In the “General Prologue”, the Nun exposes the hypocrisy and manipulation of the Church through her actions. Nuns are supposed to devote their lives to Christianity while portraying a positive Christian figure. Chaucer describes the Nun’s actions toward being well mannered.
Marriage is presented in Shakespeare?s play The Taming of the Shrew, in a complex manner allowing readers to view the play literally as a brutal taming or ironically as a subversive manifesto. Yet, Shakespeare intends to present marriage to be full of mutual love where neither male nor female dominate but compliment each other thriving together in a loved filled relationship. The portrayal of a deep understanding, which exists in an analogical relationship and the gentle transformation, which occurs in marriage, clearly outlines marriage in the play to be a celebration of a mutual love relationship within the patriarchal foundations of society.
Let’s talk about the world about 2,000 years ago. It was a world where the mass of people were illiterate, taxes were extremely high, and the leaders would cheat and kill to feed their ever growing need for power. We all can relate to having a good storyteller in our lives, most were read to at night by their parents or are parents themselves that read to their children. What is the purpose of storytelling? It’s simple, comfort. A good story can ease your psychological unrest as well as offer a moral purpose. Sometimes you can even relate a story to your own life and offer an explanation to something you may be experiencing. This is exactly what the four gospels, Matthew, Mark, Luke and John were. They told their stories of Jesus to offer comfort to their people in a time when people could not pick up a story and read it themselves. It is part of human nature to have the desire for a good story. This paper will describe several events that were written by great storytellers in the bible.
Mary Rowlandson, like other Puritans in the 1600’s, lived to figure out God’s purpose for her. Because of this, Rowlandson makes several allusions to the Bible to compare her situation to that of Biblical stories and characters and interprets her situation accordingly as either punishment or a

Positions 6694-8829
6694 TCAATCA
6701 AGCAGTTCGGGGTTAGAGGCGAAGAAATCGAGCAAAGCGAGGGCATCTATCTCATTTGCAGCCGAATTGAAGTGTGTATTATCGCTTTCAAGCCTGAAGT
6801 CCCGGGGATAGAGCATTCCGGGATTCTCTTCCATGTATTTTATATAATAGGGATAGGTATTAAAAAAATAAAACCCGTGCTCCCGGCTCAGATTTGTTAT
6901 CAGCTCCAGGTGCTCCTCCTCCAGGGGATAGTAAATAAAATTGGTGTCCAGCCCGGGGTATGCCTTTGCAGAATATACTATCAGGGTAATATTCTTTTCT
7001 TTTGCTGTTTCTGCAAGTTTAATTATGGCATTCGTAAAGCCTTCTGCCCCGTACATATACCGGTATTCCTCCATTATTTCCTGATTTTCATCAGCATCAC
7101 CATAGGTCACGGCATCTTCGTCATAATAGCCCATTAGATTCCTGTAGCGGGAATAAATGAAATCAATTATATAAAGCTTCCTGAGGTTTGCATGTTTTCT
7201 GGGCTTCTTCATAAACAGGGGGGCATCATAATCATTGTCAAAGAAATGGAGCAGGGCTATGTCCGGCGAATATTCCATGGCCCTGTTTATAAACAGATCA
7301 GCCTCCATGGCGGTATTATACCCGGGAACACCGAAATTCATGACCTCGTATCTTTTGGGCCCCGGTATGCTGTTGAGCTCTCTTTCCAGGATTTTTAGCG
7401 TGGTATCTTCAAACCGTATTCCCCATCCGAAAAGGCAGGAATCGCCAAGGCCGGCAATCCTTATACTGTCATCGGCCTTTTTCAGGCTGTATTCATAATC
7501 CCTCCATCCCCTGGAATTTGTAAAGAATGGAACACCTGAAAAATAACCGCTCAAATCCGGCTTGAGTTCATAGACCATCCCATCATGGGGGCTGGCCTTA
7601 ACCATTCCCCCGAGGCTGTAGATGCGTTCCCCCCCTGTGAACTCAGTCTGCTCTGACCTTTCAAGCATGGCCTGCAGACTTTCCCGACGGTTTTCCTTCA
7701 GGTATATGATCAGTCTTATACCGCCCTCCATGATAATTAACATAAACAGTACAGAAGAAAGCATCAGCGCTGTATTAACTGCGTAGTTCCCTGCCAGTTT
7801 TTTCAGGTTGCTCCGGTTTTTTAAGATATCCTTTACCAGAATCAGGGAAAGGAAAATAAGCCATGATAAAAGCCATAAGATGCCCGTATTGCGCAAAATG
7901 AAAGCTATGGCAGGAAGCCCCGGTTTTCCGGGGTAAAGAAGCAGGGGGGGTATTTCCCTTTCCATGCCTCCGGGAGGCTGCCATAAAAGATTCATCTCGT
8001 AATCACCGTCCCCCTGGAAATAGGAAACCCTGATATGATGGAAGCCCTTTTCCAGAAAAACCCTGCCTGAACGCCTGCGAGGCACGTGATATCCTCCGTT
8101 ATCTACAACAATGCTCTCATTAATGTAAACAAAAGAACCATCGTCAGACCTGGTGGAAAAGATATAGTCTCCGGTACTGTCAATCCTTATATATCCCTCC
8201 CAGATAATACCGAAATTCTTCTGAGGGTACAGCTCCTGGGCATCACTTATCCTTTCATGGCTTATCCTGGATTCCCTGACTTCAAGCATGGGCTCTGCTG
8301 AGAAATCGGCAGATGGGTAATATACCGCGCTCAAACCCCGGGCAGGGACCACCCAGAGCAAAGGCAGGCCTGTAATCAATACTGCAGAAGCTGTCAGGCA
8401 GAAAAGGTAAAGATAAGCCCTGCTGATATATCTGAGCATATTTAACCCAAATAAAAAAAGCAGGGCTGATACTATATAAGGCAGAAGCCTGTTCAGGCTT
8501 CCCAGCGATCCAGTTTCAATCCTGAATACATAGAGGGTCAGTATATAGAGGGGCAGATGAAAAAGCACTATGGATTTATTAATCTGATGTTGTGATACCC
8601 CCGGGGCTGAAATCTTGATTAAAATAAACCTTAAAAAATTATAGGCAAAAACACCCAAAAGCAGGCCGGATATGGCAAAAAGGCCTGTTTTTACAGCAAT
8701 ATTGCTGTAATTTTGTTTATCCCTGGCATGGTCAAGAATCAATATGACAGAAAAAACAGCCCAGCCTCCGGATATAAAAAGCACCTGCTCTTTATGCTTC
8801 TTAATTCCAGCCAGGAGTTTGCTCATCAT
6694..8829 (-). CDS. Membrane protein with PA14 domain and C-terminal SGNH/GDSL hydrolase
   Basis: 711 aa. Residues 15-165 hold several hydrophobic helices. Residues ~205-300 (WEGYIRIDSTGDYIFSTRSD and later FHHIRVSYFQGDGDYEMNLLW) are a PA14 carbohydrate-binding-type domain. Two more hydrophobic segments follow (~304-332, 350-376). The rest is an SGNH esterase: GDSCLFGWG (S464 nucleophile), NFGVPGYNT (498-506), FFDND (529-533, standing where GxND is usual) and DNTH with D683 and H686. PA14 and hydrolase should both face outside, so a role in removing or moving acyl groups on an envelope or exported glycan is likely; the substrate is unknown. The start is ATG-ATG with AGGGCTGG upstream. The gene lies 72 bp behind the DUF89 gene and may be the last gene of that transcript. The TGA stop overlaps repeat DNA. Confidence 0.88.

The roles of the women in the drama are significant because of the way they shape the story and help the reader understand the nature of one of the strangest events in human history. Throughout the novel, women are portrayed in many different ways. Some are shown as being good and moral people while others the complete opposite. Arthur Miller's treatment of women in this play show women as weak beings who give into their husbands. Each women in the drama plays a significant role in showing the different archetypes there were among women especially Mary Warren, Elizabeth Proctor, and Abigail Williams. In addition, Kohlberg’s Moral Stages are six developmental stages of human moral reasoning which can tie into the view in which we have of the women in the play.
From Mary's tragic life, we can draw some eerily similar parallels between her life and the novel. One of the most obvious links that can be made is the connection
“How would a modern audience view this play in a different way to an audience in Shakespeare’s time, particularly in relation to the role and status of women and attitudes to marriage and courtship?
In the play, Mary is a beautiful woman and lives the life like any other girls of her time; but she is emotionally attached to her sons and her family when she marries into the Tyrone family. She is also getting old, so she keeps going on her days worrying about her change of appearance. She suffers from a morphine addiction and she is psychologically wounded because of her past. She tries many times to break free but she could not stop as she spends time with her family. She has gone through many struggles but she cannot move on with her life. She keeps looking back into the past; and she regrets marrying into the family because of the dreams she had to sacrifice such as becoming a nun or a concert pianist.